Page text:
Major decisions about identifying, evaluating, registering, and treating historic properties are most reliably made in the context of other related properties. A historic context is an organizational format that groups information about related historic properties, based on a theme, geographic limits and chronological period. Contexts should identify gaps in data and knowledge to help determine what is significant information.

The National Register bulletin How to Apply the National Register Criteria for Evaluation states that, ".a property is not eligible if it cannot be related to a particular time period or cultural group and, as a result, lacks any historic context within which to evaluate the importance of the information to be gained." However, pre-contact sites which lack temporal diagnostics or radiocarbon dates may still be eligible within a context which defines important atemporal or non-cultural questions, such as those that concern site formation processes or archeological methodology. Therefore, sites of unknown age, or broadly defined age, may be found eligible within a research framework which specifies the important information potential of such sites.

 

Further guidance may be found in the National Register bulletin How to Complete the National Register Multiple Property Documentation Form. For additional guidance, consult the National Park Service's Thematic Framework (1996). The Thematic Framework provides guidance on the development of historic contexts. Consideration of the main themes and associated topics will promote a framework that includes many levels of community and regional history. The framework is designed to assist in the development of historic contexts by guiding researchers to ask thorough questions about a property or region. The text of the Thematic Framework is available at http://www.nps.gov/history/history/thematic.html. While the Thematic Framework may serve as a guide for developing contexts, please see, "Areas of Significance," in Section IV of this bulletin for guidance on determining the area of significance.

Evaluation uses the historic context as the framework within which to apply the criteria for evaluation to specific properties or property types. Historic contexts are linked to actual historic properties through the concept of the property type. The following procedures should be included in creating a historic context:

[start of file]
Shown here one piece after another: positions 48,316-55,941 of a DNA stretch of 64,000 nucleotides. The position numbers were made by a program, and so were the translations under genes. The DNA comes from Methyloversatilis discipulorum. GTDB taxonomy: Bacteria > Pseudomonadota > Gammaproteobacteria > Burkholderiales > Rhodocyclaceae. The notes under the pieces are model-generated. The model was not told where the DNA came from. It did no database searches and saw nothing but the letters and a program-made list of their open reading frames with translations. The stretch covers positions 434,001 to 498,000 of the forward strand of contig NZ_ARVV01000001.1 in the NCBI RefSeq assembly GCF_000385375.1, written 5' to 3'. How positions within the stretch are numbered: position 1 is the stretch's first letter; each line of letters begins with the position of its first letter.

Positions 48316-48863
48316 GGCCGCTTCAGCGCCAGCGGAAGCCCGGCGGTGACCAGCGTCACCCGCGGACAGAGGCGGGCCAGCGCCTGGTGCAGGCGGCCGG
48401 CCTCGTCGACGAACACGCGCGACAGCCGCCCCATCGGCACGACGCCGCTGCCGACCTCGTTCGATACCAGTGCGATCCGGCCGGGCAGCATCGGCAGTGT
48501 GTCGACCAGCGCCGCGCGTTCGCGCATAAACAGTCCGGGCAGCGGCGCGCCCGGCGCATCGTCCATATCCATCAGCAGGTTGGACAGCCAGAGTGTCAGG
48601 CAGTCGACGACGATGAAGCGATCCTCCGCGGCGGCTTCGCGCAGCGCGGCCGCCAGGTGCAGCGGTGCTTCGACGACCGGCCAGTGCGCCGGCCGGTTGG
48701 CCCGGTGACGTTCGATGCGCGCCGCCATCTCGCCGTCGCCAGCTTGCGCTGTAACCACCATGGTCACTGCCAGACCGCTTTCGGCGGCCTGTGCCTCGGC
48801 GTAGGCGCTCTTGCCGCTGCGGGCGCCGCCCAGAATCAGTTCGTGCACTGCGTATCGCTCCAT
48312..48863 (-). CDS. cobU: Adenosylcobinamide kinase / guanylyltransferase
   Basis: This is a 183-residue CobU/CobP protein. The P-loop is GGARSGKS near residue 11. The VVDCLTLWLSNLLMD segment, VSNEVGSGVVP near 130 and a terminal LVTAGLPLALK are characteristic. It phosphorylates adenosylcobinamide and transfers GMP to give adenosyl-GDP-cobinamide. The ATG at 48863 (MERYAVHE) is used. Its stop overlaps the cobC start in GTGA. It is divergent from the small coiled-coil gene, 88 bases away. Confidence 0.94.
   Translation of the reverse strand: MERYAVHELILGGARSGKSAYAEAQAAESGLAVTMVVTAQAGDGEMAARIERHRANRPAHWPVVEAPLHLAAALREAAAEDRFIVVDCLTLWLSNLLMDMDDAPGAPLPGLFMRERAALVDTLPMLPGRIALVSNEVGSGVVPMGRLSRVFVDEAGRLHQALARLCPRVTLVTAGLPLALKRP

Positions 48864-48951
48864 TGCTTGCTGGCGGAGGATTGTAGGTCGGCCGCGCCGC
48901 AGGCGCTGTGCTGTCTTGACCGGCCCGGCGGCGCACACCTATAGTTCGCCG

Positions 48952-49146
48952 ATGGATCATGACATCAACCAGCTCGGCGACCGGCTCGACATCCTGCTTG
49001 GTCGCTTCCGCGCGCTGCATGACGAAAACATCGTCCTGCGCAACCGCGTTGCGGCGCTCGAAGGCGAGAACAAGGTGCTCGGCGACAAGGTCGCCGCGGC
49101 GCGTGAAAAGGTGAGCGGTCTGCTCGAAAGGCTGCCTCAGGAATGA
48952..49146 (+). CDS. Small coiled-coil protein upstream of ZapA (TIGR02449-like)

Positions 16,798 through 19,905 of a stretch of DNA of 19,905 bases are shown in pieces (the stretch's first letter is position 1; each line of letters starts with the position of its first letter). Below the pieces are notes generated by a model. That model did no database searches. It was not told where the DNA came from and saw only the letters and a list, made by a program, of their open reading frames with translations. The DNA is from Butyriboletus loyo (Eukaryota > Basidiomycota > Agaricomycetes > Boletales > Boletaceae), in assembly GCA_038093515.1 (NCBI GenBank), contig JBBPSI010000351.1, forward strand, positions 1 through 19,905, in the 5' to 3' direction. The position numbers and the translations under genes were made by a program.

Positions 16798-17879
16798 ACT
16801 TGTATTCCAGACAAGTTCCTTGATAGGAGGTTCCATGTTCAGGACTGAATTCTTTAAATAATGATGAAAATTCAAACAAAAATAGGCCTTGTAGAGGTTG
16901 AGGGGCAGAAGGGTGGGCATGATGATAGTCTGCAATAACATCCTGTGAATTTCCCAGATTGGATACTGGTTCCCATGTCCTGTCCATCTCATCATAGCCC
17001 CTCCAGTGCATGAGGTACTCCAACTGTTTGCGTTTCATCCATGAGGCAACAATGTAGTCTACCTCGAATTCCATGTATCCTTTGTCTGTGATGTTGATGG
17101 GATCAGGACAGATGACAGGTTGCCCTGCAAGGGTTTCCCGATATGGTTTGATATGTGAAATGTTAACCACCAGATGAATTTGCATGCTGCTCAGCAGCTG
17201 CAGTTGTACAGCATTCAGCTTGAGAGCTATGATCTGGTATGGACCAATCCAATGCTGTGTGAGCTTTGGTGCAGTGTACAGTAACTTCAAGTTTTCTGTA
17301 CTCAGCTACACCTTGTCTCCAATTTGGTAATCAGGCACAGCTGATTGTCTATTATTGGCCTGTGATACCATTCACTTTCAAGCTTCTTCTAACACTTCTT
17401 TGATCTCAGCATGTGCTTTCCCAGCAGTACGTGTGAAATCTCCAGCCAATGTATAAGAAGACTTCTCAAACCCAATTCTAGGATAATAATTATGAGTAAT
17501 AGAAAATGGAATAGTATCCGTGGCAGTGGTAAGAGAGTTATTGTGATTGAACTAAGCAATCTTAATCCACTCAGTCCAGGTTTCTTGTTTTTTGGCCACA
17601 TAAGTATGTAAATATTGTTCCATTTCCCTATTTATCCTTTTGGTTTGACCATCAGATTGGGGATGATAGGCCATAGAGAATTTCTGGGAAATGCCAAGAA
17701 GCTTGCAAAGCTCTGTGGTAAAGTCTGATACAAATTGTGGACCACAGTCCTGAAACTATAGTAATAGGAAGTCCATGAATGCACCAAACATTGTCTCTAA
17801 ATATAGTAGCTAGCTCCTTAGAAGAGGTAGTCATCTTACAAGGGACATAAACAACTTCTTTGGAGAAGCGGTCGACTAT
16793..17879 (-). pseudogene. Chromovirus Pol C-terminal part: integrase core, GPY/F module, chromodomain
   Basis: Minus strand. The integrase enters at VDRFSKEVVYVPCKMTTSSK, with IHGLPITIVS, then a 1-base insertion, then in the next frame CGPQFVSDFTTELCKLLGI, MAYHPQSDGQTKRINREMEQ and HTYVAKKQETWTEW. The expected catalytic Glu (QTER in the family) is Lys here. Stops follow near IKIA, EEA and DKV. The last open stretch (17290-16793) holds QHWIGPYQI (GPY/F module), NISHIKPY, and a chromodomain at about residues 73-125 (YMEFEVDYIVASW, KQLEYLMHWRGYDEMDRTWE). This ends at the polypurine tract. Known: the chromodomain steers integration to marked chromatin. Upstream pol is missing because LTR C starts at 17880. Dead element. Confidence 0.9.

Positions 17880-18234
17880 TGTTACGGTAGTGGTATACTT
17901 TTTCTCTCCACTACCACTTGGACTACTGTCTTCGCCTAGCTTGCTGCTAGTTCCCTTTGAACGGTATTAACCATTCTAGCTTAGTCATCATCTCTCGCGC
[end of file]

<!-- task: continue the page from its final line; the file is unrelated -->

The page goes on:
1. Identify the concept, time period and geographic limits for the historic context;
2. Assemble existing information about the historic context;
3. Synthesize the information;
4. Define property types;
5. Identify further information needs.

All archeological sites have some potential to convey information about the past, however, not all of that information may be important to our understanding of the pre and post-contact periods of our history. The nature of important information is linked to the theories or paradigms that drive the study of past societies. It is important to realize that historic contexts, and therefore site significance, should be updated and changed to keep pace with current work in the discipline. As Nicholas Honerkamp (1988:5) writes:

We ignore theory at our peril. It is very easy to become scientifically and/or humanistically superfluous if we do not continually redefine what is important and why it is important. If as archeologists we can identify questions that matter and then explain why they matter, a number of things then begin to fall into place. For instance, field methodologies and analysis routines become driven by solid research designs instead of existing in a theoretical vacuum and being applied in a mechanistic fashion; in the cultural resource management context, the "significance" concept becomes better defined and less slippery in its application.

To assist in the preparation of National Register nominations, all SHPOs have gathered information, such as county and state histories, cartographic sources, archeological and architectural site files, and management documents that foster the identification, evaluation, and preservation of cultural resources. These materials may include previously identified local, regional, or statewide historic contexts. The State, Tribal or Federal historic preservation office may be able to provide relevant historic contexts. In many cases, the "Areas of Significance" or the historic "Functions and Uses," listed in How to Complete the National Register Registration Form suggest appropriate historic contexts. Helpful information regarding historic contexts also may be found in multiple property National Register submissions for similar historic properties (see "Appendix B" of this bulletin). For discussion on evaluating archeological properties in context, please see "Evaluating Properties in Context" in Section IV. Further guidance may be found in the National Register bulletin How to Complete the National Register Multiple Property Documentation Form. For additional guidance, consult the National Park Service's Thematic Framework (1996). The Thematic Framework provides guidance on the development of historic contexts. Consideration of the main themes and associated topics will promote a framework that includes many levels of community and regional history. The framework is designed to assist in the development of historic contexts by guiding researchers to ask thorough questions about a property or region. The text of the Thematic Framework is available at www.nps.gov/history/history/thematic.html. While the Thematic Framework may serve as a guide for developing contexts, please see, "Areas of Significance," in Section IV of this bulletin for guidance on determining the area of significance.

 

 

[graphic] link to next page [graphic] link to top of page [graphic] link to previous page

National Register Home | Publications Home | Previous Page | Next Page
Comments or Questions

JPJ